Episode Info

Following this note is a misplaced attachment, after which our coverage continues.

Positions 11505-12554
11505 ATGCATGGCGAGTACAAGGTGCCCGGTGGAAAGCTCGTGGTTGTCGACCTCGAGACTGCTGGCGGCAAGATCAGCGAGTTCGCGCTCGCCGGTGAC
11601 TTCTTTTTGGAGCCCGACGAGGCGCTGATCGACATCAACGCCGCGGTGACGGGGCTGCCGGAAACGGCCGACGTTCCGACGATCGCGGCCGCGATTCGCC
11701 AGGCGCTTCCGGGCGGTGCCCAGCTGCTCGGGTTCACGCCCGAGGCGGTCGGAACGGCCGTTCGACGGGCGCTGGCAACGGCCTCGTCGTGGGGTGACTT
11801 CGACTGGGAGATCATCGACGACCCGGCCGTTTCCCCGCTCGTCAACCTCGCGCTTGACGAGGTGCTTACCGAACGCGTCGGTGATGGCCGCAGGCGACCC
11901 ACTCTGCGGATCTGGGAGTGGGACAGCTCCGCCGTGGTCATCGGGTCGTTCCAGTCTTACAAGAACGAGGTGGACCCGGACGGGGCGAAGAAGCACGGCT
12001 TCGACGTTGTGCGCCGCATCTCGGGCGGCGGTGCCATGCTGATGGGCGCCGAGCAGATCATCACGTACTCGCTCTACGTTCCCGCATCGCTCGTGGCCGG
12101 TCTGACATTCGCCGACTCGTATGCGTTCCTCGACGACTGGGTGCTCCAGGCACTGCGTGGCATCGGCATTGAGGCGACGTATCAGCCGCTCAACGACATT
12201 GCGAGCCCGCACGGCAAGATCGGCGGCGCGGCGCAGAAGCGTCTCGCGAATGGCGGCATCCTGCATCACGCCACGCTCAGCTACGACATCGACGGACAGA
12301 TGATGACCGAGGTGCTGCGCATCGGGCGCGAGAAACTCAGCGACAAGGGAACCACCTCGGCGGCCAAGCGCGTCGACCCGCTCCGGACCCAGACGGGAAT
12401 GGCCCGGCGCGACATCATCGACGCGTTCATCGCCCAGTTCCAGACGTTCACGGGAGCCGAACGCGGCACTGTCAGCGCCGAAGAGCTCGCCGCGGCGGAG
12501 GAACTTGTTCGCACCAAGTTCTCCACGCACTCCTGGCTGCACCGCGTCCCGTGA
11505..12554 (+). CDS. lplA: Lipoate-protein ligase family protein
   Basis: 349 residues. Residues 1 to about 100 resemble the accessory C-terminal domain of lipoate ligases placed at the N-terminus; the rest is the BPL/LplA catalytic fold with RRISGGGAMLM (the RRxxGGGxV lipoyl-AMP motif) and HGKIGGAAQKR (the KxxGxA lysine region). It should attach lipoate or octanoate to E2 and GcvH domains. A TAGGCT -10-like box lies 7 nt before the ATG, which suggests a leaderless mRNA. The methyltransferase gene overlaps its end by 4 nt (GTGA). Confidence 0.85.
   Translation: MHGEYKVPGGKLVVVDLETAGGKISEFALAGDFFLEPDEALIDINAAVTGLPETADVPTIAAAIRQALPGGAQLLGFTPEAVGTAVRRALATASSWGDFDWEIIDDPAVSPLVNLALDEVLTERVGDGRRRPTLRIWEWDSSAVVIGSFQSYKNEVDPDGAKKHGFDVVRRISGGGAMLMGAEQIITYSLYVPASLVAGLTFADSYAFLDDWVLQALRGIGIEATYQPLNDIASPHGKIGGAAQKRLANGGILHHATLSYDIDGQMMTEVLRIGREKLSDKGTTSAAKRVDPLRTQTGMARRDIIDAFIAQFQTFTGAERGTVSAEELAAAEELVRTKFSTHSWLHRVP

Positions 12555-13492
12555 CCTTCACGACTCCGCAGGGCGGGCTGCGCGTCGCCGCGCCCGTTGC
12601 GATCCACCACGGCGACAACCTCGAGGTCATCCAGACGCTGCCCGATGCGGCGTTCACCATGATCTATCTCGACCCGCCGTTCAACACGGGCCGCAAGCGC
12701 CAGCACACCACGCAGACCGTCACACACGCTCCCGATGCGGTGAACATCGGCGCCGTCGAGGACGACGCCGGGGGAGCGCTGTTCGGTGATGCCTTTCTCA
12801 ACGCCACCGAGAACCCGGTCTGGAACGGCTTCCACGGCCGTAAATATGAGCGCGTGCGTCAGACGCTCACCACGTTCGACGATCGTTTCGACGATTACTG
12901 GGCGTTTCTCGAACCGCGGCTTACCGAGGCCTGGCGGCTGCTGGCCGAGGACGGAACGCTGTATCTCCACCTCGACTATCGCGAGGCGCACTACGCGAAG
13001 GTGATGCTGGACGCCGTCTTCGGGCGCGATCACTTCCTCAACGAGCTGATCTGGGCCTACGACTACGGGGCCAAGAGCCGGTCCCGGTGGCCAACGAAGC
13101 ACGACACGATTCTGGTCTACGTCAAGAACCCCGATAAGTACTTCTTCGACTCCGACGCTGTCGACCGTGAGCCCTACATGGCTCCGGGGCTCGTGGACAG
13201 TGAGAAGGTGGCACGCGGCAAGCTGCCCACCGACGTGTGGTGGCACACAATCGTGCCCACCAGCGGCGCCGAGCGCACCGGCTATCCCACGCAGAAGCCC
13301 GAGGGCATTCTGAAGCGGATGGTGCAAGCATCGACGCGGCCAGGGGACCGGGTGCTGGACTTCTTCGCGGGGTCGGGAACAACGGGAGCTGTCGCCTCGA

Episode Info: If you want to get somebody interested in buying your product, whether it’s a book, a print, or even your services, you need to start with a dynamite pitch. In my experience, you don’t have much time to catch somebody’s interest. Luckily, I’ve perfected the steps to a good pitch so you can gain somebody’s attention in a minimal amount of time. Once they’re hooked, you can spend as much time as you want with them. The trick is getting them interested in the first place.  I’ve tailored this formula through dozens of shows, but it can be used on social media, in meetings, or basically anywhere you need to get somebody’s attention. A pitch needs to be simple and concise with specific appeals for your intended audience. There are tons of steps that go into a great pitch. Don’t worry if you get frustrated with it. Pitching, like any art form, gets better with practice. Step 1: The question The first step in any good pitch is the question. This is where you get your potential customer to engage with you by answering a simple yes or no question. My first question to passersby at a convention is usually “Do you want to see a cool comic?” However, as the variety of titles at Wannabe Press grows, my pitches vary depending on what I am trying to push on any given day. If I want to sell more of my murder mystery novel, the question is “Do you like murder?” If I am trying to sell kids’ books, the question is “Wanna see something that will put your kid to sleep?” The people who stopped and replied “yes” were immediately self-identifying that they were interested in what I was pitching. I knew they were in my target market because they said “yes.” One of the most important concept in sales is the idea that many small yeses lead to one big yes—the big yes being a sale. If you can get people to say “yes” over and over again, they are confirming their interest in your product, and you have positioned yourself well to win their business. If you are selling yourself and not your product, your question might be, “Are you sick of freelancers that bail?” or “Are you having trouble making people notice your brand?” If you are selling prints, you might ask, “Are you looking for a new accent piece for your bedroom?” or “Are your walls annoyingly bare?” You won’t know exactly what works until you get out into the world and test several possibilities, butRead more »

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